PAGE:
A cooling tower utilizes the evaporation of the cooling liquid to dissipate heat. Generally, a cooling tower has nozzles that let the cooling liquid fall into open air. The liquid is released at the top of the tower and cascades down across a series of ventilated shelves. A fan at the top of the tower draws fresh air through the ventilated shelves and across the falling water. The air cools the liquid, which is then collected, filtered, and returned to the delivery system to gather more heat.
Cooling towers, air cooled heat exchangers and ventilation systems have common components that are made in intrinsically safe (i.e. spark- and explosion-proof) design.
A motor, a gearbox, rotor bearing assemblies, condition of couplings and universal joints — all this equipment and components require vibration monitoring to avoid emergency stops.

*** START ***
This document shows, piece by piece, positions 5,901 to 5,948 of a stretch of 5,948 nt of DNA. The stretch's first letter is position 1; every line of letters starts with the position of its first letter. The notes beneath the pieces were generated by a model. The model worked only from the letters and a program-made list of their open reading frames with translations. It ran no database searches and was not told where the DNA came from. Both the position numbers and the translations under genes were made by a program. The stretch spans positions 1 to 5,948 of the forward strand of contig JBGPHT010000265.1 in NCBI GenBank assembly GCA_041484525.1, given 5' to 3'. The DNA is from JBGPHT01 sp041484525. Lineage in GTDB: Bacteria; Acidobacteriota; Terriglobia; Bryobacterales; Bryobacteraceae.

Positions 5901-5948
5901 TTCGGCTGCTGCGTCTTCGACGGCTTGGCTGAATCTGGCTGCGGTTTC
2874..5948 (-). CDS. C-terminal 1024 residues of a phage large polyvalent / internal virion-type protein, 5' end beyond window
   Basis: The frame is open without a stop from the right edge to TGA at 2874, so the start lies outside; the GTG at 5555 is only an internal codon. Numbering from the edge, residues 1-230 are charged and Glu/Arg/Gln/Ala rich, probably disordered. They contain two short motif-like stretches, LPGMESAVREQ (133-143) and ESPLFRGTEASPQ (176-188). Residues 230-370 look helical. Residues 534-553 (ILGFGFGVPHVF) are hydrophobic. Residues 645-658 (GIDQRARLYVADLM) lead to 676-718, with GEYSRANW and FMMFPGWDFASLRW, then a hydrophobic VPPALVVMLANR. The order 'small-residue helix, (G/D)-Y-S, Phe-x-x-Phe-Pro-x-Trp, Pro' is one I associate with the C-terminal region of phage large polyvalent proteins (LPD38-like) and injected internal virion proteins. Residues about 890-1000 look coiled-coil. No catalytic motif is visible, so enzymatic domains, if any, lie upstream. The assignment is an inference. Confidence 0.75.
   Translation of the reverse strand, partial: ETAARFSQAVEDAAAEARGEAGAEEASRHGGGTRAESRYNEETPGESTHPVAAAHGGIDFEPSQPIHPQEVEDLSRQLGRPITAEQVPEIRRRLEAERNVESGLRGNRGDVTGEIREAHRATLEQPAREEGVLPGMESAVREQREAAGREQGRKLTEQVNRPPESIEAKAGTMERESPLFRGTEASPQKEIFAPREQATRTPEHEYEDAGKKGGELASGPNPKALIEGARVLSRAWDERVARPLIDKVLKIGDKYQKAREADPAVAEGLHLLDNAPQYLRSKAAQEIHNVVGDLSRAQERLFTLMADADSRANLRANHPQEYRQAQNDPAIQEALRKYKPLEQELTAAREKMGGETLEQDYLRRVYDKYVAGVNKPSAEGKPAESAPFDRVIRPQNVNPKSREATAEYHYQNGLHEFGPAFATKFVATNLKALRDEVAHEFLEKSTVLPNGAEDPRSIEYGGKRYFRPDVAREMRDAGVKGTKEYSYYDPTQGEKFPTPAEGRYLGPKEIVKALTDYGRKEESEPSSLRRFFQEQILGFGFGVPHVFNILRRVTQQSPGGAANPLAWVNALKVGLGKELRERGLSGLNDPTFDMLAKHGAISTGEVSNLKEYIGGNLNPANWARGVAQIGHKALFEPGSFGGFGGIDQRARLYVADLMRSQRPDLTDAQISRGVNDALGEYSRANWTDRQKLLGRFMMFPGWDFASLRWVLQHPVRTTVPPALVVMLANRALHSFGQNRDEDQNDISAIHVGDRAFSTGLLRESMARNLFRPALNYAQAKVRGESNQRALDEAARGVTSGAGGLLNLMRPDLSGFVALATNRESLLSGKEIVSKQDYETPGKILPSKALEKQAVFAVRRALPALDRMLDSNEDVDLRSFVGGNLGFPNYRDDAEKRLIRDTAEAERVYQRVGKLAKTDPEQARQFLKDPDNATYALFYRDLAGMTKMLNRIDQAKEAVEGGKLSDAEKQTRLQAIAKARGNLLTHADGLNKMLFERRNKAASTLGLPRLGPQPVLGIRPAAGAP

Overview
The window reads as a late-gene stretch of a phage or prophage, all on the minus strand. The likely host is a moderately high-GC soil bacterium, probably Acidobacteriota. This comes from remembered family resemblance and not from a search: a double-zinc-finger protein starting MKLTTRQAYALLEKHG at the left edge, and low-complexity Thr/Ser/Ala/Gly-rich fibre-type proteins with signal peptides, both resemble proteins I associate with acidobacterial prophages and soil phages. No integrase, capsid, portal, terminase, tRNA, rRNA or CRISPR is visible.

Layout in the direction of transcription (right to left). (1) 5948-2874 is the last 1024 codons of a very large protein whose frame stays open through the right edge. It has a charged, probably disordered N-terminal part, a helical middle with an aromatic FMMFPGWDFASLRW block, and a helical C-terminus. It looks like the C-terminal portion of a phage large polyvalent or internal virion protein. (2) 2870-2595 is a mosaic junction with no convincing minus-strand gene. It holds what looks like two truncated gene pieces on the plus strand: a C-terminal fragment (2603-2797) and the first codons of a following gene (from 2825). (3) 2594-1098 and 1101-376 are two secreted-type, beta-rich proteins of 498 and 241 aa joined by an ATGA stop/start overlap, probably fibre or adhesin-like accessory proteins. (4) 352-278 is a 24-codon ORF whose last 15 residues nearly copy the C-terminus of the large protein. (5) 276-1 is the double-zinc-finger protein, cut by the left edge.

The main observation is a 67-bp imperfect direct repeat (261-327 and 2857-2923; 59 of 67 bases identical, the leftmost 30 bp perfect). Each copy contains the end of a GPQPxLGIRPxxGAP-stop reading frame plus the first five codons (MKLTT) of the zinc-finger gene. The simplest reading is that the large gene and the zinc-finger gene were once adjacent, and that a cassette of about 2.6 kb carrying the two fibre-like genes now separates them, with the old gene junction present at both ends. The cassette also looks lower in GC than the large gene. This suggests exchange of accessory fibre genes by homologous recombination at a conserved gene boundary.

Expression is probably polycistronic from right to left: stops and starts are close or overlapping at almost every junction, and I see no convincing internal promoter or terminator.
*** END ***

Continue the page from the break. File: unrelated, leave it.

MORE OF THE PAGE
- For the monitoring, a general RMS level of each component should be controlled;
- To monitor development of defects, it is recommended to use a real-time system;
- To estimate a residual life of each component, it is recommended to use in production a VIC-PRO performance diagnostics system with a function of automatic expert diagnostics of components.
Standard solutions for this equipment are offered in a standard design suitable for specific production requirements — a category does not matter.
All data on metal fatigue, wear and residual life of pipelines and bearing assemblies is shown to the operators on the common control panel and on each workstation individually.